Boston Fern (Nephrolepis exaltata Bostoniensis) – Indoor House Plants
Boston Fern (Nephrolepis exaltata Bostoniensis) is an evergreen, clump-forming fern. It is one of the easiest of the ferns to grow indoors. It has graceful, arching, green fronds with a ruffled appearance. The fronds are 20-98 inch long and 2-6 inch broad, with alternate pinnae, each pinna being 1-3 inch long. The pinnate vein pattern is also visible on these highly compound leaves. The edges appear slightly serrate. Boston Fern is truly outstanding for absorbing toxins and producing oxygen. It is therefore ideal for the office environment where it helps to absorb radioactivity and static energy created by digital equipment and computers. It is considered to be non-toxic to pets.
Scientific Name: Nephrolepis exaltata Bostoniensis
Common Names: Boston Fern, Sword fern.
How to grow and maintain Boston Fern (Nephrolepis exaltata Bostoniensis):
It thrives best in moderate, indirect light. Avoid direct sunlight and deep shade.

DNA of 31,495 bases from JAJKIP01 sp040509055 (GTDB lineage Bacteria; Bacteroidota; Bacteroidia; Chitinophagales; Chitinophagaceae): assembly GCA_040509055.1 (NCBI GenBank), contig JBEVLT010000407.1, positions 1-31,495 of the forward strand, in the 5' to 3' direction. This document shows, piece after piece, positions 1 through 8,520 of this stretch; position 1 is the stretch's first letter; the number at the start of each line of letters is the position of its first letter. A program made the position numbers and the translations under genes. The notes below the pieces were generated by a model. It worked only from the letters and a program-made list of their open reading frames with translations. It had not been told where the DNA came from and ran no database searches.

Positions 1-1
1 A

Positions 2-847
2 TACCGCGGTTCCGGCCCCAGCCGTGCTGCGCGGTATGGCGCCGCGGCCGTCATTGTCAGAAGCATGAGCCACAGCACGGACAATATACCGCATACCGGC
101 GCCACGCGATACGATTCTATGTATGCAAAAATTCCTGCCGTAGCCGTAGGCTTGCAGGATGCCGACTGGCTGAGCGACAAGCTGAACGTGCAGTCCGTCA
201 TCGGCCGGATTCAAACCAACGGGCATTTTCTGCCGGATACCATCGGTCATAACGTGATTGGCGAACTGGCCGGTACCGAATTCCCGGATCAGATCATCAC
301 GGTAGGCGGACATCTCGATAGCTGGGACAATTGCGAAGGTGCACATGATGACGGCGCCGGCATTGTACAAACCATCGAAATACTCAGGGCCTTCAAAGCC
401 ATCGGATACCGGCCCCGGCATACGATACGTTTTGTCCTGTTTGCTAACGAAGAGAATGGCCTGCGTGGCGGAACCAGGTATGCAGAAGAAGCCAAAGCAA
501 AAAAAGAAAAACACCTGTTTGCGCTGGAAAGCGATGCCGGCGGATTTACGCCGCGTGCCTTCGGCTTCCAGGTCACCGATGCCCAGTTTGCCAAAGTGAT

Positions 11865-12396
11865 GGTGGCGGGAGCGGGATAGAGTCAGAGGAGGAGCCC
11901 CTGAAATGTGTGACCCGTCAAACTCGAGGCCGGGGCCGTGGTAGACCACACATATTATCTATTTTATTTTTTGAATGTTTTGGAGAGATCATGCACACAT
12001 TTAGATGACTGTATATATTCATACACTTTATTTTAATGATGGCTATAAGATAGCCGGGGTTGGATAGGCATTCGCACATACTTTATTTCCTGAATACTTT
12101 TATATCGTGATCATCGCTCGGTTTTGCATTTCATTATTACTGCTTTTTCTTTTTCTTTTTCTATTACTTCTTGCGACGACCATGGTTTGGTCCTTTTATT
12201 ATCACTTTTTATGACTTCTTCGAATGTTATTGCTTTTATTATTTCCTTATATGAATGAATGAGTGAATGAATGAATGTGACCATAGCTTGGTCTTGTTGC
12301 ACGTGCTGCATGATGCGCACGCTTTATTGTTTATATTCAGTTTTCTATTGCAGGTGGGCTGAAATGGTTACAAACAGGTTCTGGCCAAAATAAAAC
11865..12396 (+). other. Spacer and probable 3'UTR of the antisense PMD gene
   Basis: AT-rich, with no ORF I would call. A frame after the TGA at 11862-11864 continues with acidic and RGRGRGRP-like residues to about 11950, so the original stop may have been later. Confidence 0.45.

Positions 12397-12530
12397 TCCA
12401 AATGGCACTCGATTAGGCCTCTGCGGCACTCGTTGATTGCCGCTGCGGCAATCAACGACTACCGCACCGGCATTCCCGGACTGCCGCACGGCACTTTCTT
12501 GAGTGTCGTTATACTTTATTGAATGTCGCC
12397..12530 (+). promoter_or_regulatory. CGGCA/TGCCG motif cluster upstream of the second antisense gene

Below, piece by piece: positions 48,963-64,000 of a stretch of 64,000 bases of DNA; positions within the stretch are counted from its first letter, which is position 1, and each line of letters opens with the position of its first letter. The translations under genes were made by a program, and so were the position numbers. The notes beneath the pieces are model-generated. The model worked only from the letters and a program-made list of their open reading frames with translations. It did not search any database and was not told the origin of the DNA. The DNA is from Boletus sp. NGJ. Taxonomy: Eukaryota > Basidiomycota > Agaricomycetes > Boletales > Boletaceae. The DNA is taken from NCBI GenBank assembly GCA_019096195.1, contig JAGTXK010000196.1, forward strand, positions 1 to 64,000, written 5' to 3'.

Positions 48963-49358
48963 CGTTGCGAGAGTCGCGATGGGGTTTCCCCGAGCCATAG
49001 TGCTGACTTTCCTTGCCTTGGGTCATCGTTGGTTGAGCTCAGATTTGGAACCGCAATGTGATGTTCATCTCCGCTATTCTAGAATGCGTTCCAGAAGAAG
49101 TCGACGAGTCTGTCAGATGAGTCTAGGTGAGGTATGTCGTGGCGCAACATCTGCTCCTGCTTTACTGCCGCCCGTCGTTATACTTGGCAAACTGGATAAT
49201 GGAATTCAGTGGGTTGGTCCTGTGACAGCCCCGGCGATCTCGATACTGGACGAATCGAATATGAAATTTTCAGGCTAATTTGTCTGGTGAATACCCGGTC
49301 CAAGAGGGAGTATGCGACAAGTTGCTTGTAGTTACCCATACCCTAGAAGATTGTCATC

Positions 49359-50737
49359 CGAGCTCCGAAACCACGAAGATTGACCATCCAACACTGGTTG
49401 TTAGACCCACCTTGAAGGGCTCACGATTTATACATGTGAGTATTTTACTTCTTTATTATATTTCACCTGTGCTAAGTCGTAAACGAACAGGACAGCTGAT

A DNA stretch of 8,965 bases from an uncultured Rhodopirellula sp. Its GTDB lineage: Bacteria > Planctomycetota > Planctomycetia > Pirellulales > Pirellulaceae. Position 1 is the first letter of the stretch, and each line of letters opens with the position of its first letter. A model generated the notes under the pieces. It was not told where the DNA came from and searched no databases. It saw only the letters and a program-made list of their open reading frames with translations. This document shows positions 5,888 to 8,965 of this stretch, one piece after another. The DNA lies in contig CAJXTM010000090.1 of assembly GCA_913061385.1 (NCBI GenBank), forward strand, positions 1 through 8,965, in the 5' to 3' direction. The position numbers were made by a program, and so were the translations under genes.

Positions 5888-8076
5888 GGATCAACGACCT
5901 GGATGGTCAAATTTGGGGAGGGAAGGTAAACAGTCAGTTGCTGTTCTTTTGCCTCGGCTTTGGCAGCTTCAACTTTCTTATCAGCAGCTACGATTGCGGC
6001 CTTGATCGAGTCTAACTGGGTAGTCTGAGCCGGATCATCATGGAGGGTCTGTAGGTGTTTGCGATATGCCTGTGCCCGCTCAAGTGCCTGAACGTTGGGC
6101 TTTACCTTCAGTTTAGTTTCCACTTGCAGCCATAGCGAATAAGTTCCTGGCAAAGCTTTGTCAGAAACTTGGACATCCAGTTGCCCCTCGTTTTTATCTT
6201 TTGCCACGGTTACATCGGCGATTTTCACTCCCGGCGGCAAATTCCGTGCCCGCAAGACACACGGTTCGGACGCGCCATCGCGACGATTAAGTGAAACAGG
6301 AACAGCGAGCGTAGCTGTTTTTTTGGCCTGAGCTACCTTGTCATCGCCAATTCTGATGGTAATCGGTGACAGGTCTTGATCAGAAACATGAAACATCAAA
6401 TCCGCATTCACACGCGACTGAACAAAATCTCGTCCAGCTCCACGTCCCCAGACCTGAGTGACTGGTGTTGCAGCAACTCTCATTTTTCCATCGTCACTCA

It grows well in humus rich soil. Use a peat-based potting mix, 2 parts peat and 1 part perlite is one mixture that will be fine. A peat-based mixture with organic material is also good.
Water your plant regularly during the growing season and always keep the soil evenly moist but never allow your plant to sit in water. You can allow the topsoil to become slightly dry between each watering. During the winter months, reduce watering.
It thrives well in room temperatures between 65 degrees Fahrenheit – 75 degrees Fahrenheit / 18 degrees Celsius – 24 degrees Celsius are ideal, and no lower than 55 degrees Fahrenheit (13 degrees Celsius).
During spring and summer, fertilize weekly or biweekly with balanced liquid fertilizer diluted by half. Deformed leaves with brown or yellow spots or edges are a sign of too much fertilizer.
Re-pot the Nephrolepis exaltata Green Lady once every 2 years in the spring, moving the plant into a pot only one size larger.
Pickoff yellowed leaves and older fronds as desired. You may also trim off the hair-like projecting stems. Keep to desired height and shape with light pruning or clipping at any time.
It can be propagated by division of the rooted runners. Divide older plants every 3 – 5 years. Use a sharp knife and slice the rootball in half or quarters. Replant each piece. Trim any damaged fronds. The best time to do this is April through July.
Pests and Diseases:
There is no serious pest or disease problems. They are susceptible to attacks by scales, spider mites, and mealy bugs.